Do they play baseball in Berlin? When I think of the performance of Brahms’ Symphony No. 2 at Davies Symphony Hall, Nov. 23, I keep thinking, “They hit it out of the park.” As performances of grand, serious, classical music go, this was a home run (if there is no baseball in Germany, allow me to say home run with bases loaded. That means it was as good as it could get. ) Conducted by their Artistic Director, Simon Rattle, the Berlin Philharmonic played the symphony with all the heart and hope of Johannes Brahms. That is a very great heart, one with the breadth to embrace the world with hope that humankind’s good will find a way to stay steps ahead of its bad. Commentators on the Symphony No. 2 have written as though it is a cheery, celebratory work with less depth than other Brahms masterpieces. While it has moments of beauty without struggle, they are not its whole character. There is struggle, there is darkness, but the dark never completely shuts out the light. The symphony achieves triumph through balance arising from the push and pull of dark and light. At the end, having experienced the fear of losing the way, the Symphony a great hurrah. It is greater for knowing the struggle. On Nov. 23, the entire audience jumped to its feet perhaps grateful to Brahms and the Berlin Philharmonic for having brought them through uncertain times to an affirmation, though an affirmation with complexities even on a sunny day.
Maestro Rattle chose a fascinating program for the first half of the concert: Five Pieces for Orchestra, Opus 16 (1908), by Arnold Schoenberg; Six Pieces for Orchestra, Opus 6 (1908/1928) by Anton Webern; Three Pieces for Orchestra, Opus 6 (1915/1929) by Alban Berg. These works represented the significant new music of their era and the considerable unity of their composers’ thoughts. Rather than play them as separate compositions, Maestro Rattle had them played one after the other with minimal pause between works. Together they formed a new symphony of Viennese masters. The conductor explained to the audience that composers after Mahler confronted the question of where music could go next. They experimented with harmonic language. Rhythm and dynamics came center stage more than harmony. The music of these composers has the reputation of being prickly and difficult. The Berlin Philharmonic’s performance of the works revealed the music’s texture and emotion. It was a rich experience. This music is no longer contemporary, but still sounds new. Hearing it made this listener realize how much later composers drew from it. Next time I will listen to these works individually, but hearing this composite symphony allowed me to dive in amongst sounds like broken shards of a magnificent, stained glass window.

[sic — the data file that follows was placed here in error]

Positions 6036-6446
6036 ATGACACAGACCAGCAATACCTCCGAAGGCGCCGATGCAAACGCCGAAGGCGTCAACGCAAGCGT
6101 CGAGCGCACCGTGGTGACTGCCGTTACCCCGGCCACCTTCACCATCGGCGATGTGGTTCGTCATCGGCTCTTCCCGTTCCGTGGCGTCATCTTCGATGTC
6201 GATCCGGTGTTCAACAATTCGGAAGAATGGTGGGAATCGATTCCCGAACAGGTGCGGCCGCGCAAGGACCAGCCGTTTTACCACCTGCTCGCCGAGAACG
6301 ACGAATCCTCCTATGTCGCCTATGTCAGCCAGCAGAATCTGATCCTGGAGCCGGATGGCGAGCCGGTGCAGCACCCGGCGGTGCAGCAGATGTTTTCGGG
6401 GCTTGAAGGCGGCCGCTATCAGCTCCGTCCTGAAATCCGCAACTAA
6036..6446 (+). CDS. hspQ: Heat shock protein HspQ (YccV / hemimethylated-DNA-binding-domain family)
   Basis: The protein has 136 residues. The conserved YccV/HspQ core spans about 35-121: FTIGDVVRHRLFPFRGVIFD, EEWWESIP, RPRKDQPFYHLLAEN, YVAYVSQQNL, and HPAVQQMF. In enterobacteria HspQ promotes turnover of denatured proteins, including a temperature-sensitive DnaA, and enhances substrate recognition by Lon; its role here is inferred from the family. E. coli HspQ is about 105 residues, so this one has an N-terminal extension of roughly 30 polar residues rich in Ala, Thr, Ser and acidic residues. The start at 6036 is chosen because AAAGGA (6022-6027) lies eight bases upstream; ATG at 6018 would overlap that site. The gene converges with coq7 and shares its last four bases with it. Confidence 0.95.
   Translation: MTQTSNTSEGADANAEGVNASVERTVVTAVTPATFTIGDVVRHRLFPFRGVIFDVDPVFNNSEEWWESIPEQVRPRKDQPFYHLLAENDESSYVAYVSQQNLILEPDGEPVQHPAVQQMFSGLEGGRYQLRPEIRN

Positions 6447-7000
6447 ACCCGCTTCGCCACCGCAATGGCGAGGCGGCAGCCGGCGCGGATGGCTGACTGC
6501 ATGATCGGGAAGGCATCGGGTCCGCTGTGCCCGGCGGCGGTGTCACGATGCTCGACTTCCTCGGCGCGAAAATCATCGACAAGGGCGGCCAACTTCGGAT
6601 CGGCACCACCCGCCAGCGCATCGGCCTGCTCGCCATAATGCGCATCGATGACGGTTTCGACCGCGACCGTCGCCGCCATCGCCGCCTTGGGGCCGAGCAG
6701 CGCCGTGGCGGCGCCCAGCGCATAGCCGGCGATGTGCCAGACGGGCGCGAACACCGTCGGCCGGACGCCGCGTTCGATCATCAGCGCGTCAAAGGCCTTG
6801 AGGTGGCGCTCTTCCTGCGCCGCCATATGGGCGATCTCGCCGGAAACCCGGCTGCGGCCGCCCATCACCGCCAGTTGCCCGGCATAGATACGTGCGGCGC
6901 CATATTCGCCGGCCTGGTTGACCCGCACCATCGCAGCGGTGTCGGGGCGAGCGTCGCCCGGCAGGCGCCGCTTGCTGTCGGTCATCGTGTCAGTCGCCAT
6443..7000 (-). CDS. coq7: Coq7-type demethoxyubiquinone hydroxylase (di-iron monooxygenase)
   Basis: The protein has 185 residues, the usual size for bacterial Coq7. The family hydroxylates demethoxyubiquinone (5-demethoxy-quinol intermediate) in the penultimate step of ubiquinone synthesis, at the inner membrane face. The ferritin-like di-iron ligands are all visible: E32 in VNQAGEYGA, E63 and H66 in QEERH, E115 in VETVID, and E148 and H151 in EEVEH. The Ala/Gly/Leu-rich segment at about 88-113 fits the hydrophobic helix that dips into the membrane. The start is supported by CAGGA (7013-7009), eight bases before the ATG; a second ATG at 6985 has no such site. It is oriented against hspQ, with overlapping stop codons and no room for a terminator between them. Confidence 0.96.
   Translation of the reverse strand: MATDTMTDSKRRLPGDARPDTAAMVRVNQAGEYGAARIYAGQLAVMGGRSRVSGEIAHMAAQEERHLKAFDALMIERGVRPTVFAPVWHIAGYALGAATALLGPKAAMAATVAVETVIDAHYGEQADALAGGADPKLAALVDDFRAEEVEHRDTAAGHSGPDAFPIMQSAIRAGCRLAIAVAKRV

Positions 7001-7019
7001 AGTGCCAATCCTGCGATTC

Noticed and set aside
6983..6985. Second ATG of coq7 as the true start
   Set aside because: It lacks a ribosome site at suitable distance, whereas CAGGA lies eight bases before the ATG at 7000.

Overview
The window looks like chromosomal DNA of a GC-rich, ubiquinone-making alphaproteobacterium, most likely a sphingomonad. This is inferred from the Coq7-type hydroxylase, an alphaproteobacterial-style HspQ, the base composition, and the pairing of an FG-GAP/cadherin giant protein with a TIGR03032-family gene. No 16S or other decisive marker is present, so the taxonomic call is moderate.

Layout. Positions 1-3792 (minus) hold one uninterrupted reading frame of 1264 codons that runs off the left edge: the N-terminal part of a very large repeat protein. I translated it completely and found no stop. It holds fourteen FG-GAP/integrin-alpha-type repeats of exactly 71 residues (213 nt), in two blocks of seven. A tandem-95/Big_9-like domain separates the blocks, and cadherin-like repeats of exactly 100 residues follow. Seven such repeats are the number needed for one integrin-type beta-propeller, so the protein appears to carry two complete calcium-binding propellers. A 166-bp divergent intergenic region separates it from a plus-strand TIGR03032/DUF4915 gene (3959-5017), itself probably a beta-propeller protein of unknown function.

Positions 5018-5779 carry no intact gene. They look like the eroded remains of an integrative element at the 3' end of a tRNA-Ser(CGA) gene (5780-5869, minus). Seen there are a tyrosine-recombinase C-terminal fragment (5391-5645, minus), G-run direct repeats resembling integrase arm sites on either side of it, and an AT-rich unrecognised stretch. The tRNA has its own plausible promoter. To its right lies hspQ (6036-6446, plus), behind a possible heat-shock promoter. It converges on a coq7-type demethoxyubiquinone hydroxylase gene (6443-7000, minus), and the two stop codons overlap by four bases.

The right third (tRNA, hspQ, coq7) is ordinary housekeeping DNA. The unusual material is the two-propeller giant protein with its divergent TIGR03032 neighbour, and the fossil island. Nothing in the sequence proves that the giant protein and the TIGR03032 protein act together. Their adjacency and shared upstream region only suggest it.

(For more on Alban Berg’s Three Pieces for Orchestra, see Hedgehog Highlights Jan. 24, 2015 post on the SF Symphony performance, Jan. 22, 2015)
Simon Rattle becomes the Music Director of the London Symphony Orchestra, Sept.,2017. He ends his position as Chief Conductor of the Berliner Philharmoniker, in 2018. Among innovations during his tenure is the orchestra’s Digital Concert Hall which broadcasts their performances over the internet. In 2014, the orchestra released the complete symphonies of Robert Schumann. In April, 2016, their recordings of all the Beethoven symphonies appeared on CDs and also Blu-ray discs as HD videos. These recordings are with Simon Rattle conducting and on the label Berliner Philharmoniker Recordings. Pictures, from top, Johannes Brahms; Arnold Schoenberg, photo by Man Ray; Simon Rattle.